There’s one thing doctors want women to know after a study linked an increased risk of breast cancer to women who use hair dye or straighteners: Association does not equal causation.
That’s a formal way of saying that you can’t take two events and say one thing causes the other just because it appears there could be a connection.
Breast cancer is like a 1,000-piece puzzle. Known risk factors like obesity, family history and hormone status are just small pieces to the puzzle. There isn't just one specific piece of the puzzle that causes breast cancer.
While using hair dye or chemical straighteners may increase the risk of breast cancer, it’s important to clarify that using these products does not mean you’ll get breast cancer. This is just another piece of the large puzzle.
A deeper look into the study
The study was conducted using data from an ongoing study called the Sister Study — a review conducted by the National Institute of Environmental Health Sciences where participants are women with a sister who had breast cancer.
Researchers also looked at the participants over an eight-year period, where the number of breast cancer cases were tracked as the women aged. Age is also a risk factor for breast cancer, and the frequency of using hair dye is more likely as people age.
The risk discussed in the study was significantly higher among Black women — six times higher than white women. While the study did find that risk for breast cancer in Black women was significantly higher compared to white women, there is a proportion difference. Out of the 46,709 participants, 84% of the women were white. By using such a small population of Black women, the research makes the percentage appear bigger.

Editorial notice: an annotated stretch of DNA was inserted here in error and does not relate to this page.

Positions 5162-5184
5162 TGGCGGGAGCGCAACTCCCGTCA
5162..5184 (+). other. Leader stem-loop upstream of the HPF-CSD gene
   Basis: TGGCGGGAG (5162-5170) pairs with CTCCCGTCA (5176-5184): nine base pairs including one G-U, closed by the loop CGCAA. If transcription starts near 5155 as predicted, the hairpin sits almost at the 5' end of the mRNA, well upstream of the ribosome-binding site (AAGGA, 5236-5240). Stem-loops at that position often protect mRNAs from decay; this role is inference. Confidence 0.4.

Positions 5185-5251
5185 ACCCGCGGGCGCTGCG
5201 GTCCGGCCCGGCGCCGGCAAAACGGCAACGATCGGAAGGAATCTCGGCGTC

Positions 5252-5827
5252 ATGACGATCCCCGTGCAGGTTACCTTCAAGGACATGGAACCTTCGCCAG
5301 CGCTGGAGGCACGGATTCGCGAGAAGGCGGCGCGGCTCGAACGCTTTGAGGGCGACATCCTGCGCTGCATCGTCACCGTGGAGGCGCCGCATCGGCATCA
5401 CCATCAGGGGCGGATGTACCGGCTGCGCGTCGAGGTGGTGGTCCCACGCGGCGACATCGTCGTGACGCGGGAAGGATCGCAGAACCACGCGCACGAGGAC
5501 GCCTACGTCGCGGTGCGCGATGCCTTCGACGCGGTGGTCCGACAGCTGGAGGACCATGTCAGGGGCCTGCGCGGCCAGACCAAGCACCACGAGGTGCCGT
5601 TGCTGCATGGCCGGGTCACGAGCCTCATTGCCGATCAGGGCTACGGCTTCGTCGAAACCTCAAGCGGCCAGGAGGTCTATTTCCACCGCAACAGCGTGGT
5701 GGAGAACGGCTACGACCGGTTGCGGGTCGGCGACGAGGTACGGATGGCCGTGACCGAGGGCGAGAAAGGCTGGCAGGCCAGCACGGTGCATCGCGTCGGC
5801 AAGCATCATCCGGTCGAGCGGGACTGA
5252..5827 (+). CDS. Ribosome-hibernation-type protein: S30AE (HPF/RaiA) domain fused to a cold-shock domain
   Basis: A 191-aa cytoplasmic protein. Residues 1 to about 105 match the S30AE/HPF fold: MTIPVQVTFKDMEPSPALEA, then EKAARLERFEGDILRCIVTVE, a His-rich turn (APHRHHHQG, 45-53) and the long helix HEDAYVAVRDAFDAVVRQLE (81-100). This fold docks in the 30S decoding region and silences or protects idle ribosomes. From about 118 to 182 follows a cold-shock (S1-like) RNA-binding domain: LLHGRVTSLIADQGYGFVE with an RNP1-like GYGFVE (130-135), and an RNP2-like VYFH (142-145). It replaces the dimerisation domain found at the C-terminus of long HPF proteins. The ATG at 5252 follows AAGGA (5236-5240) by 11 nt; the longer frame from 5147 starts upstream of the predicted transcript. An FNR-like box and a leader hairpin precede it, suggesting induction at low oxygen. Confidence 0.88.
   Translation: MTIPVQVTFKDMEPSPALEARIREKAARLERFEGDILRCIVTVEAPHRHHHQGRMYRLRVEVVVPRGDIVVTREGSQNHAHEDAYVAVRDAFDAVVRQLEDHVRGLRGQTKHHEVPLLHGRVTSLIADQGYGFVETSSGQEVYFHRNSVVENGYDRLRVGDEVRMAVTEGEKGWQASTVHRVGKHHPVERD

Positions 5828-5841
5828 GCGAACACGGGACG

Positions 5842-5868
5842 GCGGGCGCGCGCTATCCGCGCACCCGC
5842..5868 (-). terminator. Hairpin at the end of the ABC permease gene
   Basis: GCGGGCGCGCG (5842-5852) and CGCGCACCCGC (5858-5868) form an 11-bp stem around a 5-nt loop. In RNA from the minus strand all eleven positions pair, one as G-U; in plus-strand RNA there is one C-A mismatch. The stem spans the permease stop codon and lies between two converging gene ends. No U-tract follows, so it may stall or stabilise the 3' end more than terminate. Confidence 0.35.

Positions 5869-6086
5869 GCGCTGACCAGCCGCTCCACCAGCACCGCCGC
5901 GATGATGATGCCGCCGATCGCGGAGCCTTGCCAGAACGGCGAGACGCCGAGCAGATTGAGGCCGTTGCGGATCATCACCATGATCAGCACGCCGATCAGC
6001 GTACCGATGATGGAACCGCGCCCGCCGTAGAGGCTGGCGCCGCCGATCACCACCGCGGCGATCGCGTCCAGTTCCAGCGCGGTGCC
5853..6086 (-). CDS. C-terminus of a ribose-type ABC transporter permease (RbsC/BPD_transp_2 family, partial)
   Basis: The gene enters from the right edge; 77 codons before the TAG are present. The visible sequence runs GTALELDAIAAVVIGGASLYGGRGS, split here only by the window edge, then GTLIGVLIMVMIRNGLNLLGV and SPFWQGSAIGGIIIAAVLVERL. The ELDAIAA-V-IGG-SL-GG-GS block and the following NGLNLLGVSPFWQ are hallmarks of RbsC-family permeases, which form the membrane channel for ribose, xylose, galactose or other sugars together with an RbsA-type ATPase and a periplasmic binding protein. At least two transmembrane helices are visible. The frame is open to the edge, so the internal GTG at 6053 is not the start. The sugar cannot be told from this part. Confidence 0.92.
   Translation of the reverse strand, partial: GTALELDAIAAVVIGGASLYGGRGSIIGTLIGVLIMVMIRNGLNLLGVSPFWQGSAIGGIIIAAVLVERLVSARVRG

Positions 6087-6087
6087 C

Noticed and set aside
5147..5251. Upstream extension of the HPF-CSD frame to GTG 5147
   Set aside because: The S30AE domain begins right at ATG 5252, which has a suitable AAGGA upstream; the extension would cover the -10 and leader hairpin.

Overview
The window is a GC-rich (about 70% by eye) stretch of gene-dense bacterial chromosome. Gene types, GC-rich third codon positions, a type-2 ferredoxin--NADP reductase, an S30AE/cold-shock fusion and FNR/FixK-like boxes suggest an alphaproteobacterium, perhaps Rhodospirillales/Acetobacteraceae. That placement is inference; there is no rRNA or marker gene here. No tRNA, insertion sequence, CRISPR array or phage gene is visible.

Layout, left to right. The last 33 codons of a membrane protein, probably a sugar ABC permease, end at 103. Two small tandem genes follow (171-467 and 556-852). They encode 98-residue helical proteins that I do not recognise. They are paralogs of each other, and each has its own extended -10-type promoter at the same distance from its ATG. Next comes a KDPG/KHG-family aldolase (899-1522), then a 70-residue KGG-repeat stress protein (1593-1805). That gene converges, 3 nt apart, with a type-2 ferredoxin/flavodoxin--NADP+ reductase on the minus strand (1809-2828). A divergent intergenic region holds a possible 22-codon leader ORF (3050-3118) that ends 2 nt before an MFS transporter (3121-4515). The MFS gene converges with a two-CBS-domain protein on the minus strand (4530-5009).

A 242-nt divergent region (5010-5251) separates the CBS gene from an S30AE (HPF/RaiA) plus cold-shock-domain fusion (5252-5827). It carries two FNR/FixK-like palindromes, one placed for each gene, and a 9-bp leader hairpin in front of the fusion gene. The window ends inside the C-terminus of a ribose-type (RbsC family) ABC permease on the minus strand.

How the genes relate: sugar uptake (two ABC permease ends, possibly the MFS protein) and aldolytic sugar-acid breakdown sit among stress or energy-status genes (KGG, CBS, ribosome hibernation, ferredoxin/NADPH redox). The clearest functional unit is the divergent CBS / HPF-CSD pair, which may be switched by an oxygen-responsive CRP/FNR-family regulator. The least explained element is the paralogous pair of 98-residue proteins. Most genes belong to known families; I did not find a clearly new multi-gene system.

Proven risk factors of breast cancer with longstanding evidence include family history, age, exercise, diet, alcohol consumption, tobacco use and body mass index (BMI).
Early detection is key
Novant Health, along with the American Society for Breast Surgeons and the American College of Radiology, recommends women start getting their annual mammograms at 40.
For those who have a family history of breast cancer, doctors recommend beginning mammograms 10 years younger than the earliest onset of breast cancer in the family. For example, if a woman has a family member who got breast cancer at 45 years old, it would be recommended to start annual mammograms at age 35.
In addition to annual mammograms, breast self-awareness (formerly known as breast self-exams) is a good step toward early detection. Breast issues or concerns like a lump, swelling, irritation, redness or discharge should be communicated with your doctor immediately.